Interesting. We can all acknowledge that it’s been a very dry year in our valley but when you look at the rainfall totals for May, June and July they are actually only slightly below the amounts we normally receive. Timing is everything however. We got 2/3 of May’s total in one day, the Victoria Day weekend Sunday (because it always rains on that weekend). And we received half of July’s total on July 12. If it seems that we haven’t had much rain this summer it’s all in the timing.
I pay close attention to the state of ornamental plants, both in the garden centre and nursery where I work and in my own and everyone else’s garden. There’s no doubt that many plants are having a difficult season. I can think of a host of adjectives that would sum up the condition of areas of my own garden. There’s no sugar coating it, there are some rough sections in my personal neighbourhood. That’s what happens when it’s 30 deg. C and more day after day and your garden is only growing on a few inches of thin topsoil laid on top of rocks, sand and gravel.
And yet there are plants which have shown no ill effects at all. They look as though they’ve been showered on nightly by gentle rains and have bathed in warm sunshine by day. They don’t read the headlines or listen to the news that tells them we’re in a Stage 4 drought. They don’t care about watering restrictions this summer, or any summer. Here then are the five heroes of my 2015 garden.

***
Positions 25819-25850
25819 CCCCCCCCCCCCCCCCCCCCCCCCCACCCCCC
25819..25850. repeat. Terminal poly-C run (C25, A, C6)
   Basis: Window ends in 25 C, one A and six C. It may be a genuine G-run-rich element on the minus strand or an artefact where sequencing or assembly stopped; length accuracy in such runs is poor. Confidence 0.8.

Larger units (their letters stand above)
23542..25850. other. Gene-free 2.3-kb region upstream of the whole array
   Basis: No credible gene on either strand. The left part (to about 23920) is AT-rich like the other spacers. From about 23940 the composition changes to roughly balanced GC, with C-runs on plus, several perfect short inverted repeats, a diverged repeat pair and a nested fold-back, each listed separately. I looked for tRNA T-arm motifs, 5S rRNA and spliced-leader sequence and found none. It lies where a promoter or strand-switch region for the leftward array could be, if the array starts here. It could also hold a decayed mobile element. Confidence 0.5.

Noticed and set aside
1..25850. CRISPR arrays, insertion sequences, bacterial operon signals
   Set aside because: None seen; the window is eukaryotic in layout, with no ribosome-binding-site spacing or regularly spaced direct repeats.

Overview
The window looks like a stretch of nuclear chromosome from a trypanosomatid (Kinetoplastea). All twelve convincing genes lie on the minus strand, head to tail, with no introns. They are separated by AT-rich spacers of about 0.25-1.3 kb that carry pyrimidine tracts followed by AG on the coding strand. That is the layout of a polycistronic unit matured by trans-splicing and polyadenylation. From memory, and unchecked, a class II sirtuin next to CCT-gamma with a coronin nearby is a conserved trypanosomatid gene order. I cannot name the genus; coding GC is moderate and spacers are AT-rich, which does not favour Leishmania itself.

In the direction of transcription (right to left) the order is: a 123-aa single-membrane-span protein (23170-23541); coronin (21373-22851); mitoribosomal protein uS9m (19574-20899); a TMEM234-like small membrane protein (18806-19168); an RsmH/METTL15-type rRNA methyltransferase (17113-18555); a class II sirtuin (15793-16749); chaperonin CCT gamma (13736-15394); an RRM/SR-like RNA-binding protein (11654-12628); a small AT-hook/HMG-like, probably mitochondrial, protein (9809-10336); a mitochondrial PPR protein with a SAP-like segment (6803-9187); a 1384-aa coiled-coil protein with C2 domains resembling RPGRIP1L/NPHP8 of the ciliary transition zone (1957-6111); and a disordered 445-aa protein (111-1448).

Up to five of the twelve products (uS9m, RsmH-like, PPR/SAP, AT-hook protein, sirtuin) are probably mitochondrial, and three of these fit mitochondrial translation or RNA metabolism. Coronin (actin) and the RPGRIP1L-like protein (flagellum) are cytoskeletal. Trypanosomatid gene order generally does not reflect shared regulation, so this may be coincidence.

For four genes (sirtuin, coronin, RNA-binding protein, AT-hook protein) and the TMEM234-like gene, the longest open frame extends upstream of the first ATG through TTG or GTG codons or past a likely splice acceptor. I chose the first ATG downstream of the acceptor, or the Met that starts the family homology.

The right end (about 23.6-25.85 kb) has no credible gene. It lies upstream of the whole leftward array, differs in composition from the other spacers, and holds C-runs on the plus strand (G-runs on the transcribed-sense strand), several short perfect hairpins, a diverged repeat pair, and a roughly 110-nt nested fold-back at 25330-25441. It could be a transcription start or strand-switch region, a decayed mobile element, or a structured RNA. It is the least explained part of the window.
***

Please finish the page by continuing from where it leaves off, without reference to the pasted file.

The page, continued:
1. Lavender. Who doesn’t love lavender? The foliage smells heavenly, the blooms are irresistible to bees and it earns a 10 when it comes to heat and drought tolerance. New varieties are being introduced every year with bigger flower spikes and even better foliage. Lavender doesn’t grow well in that many locations in the world; we are very fortunate that we live in one of them.
2. Russian Sage (Perovskia). Lavender-like when it comes to blooms and growing conditions, this woody perennial will grow with no irrigation once it’s established. Sure it can spread itself around a bit (one of these offspring is growing on my hillside in pure gravel) but it’s been blooming for months and has survived beautifully only on what’s fallen from the sky this summer.
3. Centranthus (Red Valerian). Speaking of spreading around, Centranthus is very good at this. But it’s also very good at blooming constantly and absorbing extreme heat with little or no water. A wonderful border filler that attracts butterflies and one of my favourite perennials in any weather Centranthus has proved its worth this summer.
4. Sedums. Their succulent foliage guarantees that they’ll tolerate long stretches without moisture and the huge range of foliage colours and styles means that there is one for any garden situation. ‘Angelina’ is a fabulous groundover, ‘Autumn Joy’ is the gold standard for fall-blooming perennials and ‘Capo Blanco’ is just cool.
5. Helictotrichon sempervirens (Blue Oat Grass). There are many excellent ornamental grasses out there; most of them will do quite well with minimal moisture and stand up to summer heat. But Blue Oat Grass is a cut above. It’s elegant, colourful and engaging, with the flower stems twitching in the slightest of breezes.

Leave a Reply

Your email address will not be published. Required fields are marked *